Blessed James of Viterbo, bishop
James was born in the Italian city of Viterbo around the year 1255. In 1270 he joined the recently founded Augustinian Order in his native city. He excelled in his studies and was sent to the leading university of the time, Paris, where he was first an outstanding student and later as a noted professor. On returning to Italy for a short period as a young priest James exercised the apostolate and gained a reputation for learning and holiness of life. Soon he was back in Paris to continue higher studies for the title of Master.
Eventually he was to become successor to his old teacher Giles of Rome, the foremost Augustinian theologian of the early days of the Order and who had himself been a pupil of Thomas Aquinas at Paris. James then served for seven years as regent of studies and director of the Order’s international house of studies in Paris. He earned a solid academic reputation especially for his work «Christian Government», the earliest known formal treatise on the Church.
As a member of the Order’s General Chapter of 1300 in Naples a famous incident is recounted of James. A misunderstanding arose between himself, the learned Paris master, and the Prior General of the time (Blessed) Augustine of Tarano. Though probably in the right James submitted so humbly to the voice of authority in the Order that he left a lasting impression on the Chapter Fathers.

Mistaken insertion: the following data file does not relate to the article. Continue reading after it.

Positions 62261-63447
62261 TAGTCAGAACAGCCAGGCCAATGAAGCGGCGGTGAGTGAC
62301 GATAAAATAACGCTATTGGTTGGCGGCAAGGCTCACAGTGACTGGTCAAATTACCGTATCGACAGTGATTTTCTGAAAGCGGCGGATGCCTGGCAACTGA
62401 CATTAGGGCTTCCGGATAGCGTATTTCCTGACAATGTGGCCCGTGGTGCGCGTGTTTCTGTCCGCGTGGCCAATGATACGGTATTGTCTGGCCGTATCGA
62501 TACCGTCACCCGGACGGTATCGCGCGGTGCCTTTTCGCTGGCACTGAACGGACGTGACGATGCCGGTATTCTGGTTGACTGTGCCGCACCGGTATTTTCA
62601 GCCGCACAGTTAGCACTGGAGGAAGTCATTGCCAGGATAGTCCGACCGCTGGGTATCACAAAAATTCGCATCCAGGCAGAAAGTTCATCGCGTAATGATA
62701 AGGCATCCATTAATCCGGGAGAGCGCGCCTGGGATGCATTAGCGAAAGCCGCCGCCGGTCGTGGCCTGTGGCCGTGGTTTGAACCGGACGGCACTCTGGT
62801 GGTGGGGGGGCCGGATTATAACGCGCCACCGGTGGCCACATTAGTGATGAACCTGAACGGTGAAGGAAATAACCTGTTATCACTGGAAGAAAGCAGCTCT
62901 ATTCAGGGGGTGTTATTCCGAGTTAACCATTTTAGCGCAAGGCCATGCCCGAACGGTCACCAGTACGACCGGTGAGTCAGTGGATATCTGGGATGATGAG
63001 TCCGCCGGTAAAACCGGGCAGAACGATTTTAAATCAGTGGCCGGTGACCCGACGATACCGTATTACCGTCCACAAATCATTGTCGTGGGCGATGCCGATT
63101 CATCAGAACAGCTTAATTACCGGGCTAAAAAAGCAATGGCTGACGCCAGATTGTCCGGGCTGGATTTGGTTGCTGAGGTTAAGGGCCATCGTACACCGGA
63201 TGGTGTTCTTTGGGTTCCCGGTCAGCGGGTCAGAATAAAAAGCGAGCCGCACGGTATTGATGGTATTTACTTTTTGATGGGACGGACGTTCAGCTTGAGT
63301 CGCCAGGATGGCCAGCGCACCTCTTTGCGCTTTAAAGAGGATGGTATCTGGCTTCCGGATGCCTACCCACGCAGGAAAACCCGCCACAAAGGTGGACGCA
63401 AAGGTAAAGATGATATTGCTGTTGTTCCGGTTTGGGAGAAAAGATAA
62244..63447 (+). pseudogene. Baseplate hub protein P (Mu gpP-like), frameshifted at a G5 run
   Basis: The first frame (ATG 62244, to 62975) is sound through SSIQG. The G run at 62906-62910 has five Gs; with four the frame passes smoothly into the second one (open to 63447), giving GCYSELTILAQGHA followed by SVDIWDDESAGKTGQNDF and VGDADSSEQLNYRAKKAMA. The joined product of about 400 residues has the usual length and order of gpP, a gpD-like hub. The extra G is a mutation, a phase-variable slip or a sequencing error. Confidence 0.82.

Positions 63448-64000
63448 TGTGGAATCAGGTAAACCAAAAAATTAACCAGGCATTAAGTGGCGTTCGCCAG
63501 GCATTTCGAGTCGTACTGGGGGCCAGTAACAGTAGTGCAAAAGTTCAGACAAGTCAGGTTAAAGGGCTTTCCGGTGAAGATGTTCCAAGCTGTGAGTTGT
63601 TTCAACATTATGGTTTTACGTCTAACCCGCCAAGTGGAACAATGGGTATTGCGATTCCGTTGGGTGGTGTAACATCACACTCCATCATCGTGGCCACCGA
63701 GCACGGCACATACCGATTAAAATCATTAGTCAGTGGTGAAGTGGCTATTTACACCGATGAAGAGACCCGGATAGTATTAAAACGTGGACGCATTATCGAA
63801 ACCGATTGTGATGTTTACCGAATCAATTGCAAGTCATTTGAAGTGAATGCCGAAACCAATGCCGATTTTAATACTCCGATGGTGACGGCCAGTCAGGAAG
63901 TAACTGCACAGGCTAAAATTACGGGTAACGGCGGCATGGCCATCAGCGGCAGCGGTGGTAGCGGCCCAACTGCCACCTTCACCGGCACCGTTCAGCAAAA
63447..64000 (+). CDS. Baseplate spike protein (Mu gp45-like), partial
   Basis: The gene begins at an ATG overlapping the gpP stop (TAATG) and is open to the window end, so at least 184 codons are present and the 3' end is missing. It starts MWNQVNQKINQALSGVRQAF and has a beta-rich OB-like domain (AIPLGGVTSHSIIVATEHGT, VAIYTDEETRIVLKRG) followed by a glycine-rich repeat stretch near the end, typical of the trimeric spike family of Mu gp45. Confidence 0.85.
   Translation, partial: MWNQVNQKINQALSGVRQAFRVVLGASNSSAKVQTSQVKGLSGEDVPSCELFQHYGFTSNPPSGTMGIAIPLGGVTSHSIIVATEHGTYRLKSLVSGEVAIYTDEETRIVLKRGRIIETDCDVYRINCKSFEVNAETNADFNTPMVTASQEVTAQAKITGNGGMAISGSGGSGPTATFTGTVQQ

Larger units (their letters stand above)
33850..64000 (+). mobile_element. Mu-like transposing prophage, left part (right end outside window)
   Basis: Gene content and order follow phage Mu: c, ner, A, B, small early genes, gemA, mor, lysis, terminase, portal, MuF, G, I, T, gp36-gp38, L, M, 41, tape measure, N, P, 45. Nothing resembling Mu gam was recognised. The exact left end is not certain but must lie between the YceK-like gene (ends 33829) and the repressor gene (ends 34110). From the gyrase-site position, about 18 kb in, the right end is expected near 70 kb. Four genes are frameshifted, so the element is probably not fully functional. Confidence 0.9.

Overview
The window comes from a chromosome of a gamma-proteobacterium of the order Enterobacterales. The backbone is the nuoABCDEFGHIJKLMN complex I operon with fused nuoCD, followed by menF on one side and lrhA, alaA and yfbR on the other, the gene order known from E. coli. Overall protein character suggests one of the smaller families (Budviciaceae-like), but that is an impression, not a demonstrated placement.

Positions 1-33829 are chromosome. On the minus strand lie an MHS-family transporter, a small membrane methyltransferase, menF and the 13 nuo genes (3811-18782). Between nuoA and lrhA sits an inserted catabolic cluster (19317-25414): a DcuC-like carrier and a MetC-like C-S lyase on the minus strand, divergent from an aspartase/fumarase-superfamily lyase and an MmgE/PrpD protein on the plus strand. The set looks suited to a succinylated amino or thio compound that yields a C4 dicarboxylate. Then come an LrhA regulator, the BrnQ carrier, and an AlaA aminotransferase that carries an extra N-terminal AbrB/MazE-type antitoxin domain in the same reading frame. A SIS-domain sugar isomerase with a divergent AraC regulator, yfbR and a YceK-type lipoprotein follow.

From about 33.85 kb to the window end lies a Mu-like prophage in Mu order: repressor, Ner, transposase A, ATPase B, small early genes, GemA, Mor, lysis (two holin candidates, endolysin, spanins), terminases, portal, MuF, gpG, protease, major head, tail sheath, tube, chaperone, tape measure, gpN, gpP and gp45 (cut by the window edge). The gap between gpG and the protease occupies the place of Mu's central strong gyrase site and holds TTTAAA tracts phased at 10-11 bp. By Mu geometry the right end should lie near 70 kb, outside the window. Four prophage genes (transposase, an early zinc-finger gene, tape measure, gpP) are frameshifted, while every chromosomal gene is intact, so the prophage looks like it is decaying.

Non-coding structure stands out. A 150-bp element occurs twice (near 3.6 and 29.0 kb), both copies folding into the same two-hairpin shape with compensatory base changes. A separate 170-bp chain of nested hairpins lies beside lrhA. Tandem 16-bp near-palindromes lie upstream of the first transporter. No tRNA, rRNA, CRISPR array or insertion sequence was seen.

In 1302 Pope Boniface VIII recognised James’ abilities and holiness by naming him bishop of Benevento. Little over a year later he was made archbishop of Naples where he would be particularly remembered for completing the reconstruction of the cathedral.
James died in Naples in 1308. Soon his cult developed though it was only confirmed by Pope Pius X on 4th June 1914, the date every year on which the Augustinian family now remembers Blessed James of Viterbo.
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